Think of investor sentiment as a pendulum that swings in tandem with a company's share price. When investors begin to think highly of your company, its stock might also start heading in the right direction. Alas, you can rarely tell when investors are warming to a stock until after it's made that upward swing.

An astrolabe for investors
But Motley Fool CAPS' proprietary ratings, aggregated from the opinions and accuracy of 130,000-plus members and running from one star to five stars, offer a great way to monitor investor sentiment. Like astronomers scanning the skies, investors can follow a stock's stars through its CAPS rating trend, tracking investor sentiment to help determine the best time to invest. So let's look at previously rated one- or two-star companies that have recently enjoyed a bump in investor confidence, and see whether the stars are really aligning in their favor.

Company

CAPS Rating
(5 max)

Recent Price

Next Year EPS Growth

(Estimate)

Chiquita Brands (NYSE:CQB)

***

$6.52

26%

Churchill Ventures (NYSE:CHV)

***

$8.14

NA

Masco (NYSE:MAS)

***

$7.35

172%

Psychiatric Solutions (NASDAQ:PSYS)

***

$15.85

12%

Royal Gold (NASDAQ:RGLD)

***

$46.07

43%

Source: Motley Fool CAPS, Yahoo! Finance. EPS = earnings per share.

Of course, this isn't a list of stocks to buy -- just a starting point for further research. Yet if some of the best investing minds are taking notice of these stocks, maybe we should, too.

The sun's always shining somewhere
As wholesome as fresh fruit seems to be, a dark core has made for some rotten business. Chiquita Brands -- best known for its bananas (and not just because of the catchy tune) -- slipped on a peel a few years ago because of protection payments it made to terrorist groups in Colombia. Chiquita's punishment in the U.S. included a $25 million fine.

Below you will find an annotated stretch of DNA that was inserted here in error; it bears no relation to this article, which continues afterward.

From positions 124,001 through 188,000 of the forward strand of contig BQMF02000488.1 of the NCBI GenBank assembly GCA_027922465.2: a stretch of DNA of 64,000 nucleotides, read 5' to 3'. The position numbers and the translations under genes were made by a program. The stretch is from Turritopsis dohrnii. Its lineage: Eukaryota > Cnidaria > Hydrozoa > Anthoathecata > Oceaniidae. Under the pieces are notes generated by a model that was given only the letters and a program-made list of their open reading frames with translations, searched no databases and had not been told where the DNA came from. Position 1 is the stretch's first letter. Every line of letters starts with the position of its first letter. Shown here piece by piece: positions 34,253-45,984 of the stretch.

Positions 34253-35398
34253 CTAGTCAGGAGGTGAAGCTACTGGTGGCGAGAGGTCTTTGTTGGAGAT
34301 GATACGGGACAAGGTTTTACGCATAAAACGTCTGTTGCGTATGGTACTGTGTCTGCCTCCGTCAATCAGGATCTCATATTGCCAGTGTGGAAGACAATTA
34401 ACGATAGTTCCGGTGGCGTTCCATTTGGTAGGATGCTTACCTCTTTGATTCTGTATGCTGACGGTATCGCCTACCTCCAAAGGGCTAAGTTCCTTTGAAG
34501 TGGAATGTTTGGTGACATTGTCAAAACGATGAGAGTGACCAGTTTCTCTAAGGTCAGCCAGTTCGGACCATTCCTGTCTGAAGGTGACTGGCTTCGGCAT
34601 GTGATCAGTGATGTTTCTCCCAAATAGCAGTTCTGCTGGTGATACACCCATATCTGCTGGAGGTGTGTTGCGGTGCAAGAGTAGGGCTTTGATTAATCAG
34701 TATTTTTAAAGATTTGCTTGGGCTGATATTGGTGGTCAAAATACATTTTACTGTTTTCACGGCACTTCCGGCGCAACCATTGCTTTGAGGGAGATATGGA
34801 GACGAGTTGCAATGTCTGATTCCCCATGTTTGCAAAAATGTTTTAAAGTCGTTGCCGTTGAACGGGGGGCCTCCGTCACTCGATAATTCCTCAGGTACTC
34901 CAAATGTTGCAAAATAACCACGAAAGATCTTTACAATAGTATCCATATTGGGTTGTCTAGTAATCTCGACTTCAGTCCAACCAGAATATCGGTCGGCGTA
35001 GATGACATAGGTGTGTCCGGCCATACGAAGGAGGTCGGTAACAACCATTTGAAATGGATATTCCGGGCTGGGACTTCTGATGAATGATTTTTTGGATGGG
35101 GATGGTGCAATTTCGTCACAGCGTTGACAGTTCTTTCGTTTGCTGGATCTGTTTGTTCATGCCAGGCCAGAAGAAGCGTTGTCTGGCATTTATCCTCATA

This "old news" impacts the banana grower's operations today because of lawsuits filed against the company for deaths the terrorist organizations caused while receiving money from the company. Meanwhile, the pungent odor of unsavory labor relations has dogged rival fruit companies Fresh Del Monte Produce (NYSE:FDP), Dole Foods, and Del Monte Foods (NYSE:DLM), the former parent of Fresh Del Monte Produce.

The distraction of such issues doesn't help create enthusiasm for investing when the business is declining at the same time. Chiquita posted a fourth-quarter net loss of $411.9 million, or $9.27 a share, as it wrote down a goodwill impairment charge of $374.5 million. To turn things around, Chiquita is raising banana prices and dropping vendors who don't go along with the new prices. This comes as consumers are already passing up the company's higher-cost, ready-to-eat, packaged produce, no doubt in favor of cheaper fresh fare they prepare themselves.

Still, CAPS member ExitGrindAt50 thinks Chiquita represents a bargain at these beaten-down prices. Consumers will not give up eating bananas, and since the fruit represents 57% of Chiquita's revenues, that is where the potential lies, this investor says:

The primary revenue generator here is bananas. Are people going to stop eating bananas during a recession? NO. Will people opt for alternatives to bagged salad products? Perhaps, but [Chiquita] is eliminating vendors who are not willing to absorb their price increases. If you cannot sell it for a profit, why sell it at all? Plus, this company generates a healthy amount of cash flow - which could see some major improvement if current EU tariffs are reduced. They also do not have any major debt maturities to repay until 2014. Management alluded to '09 earnings being in the neighborhood of $1.12 (better than '08). And this does not factor in any EU tariff reductions.

Shine your starlight
So are these stocks driving ahead or ready to crash? It pays to start your research on these stocks on Motley Fool CAPS. Type in a ticker and read a company's financial reports, scrutinize key data and charts, and examine the comments your fellow investors have made -- all from a stock's CAPS page. Then weigh in with your own thoughts.

Masco is a Motley Fool Income Investor recommendation. Try any of our Foolish newsletters today, free for 30 days.

Fool contributor Rich Duprey does not have a financial position in any of the stocks mentioned in this article. You can see his holdings. The Motley Fool's disclosure policy loves little baby ducks and old pickup trucks.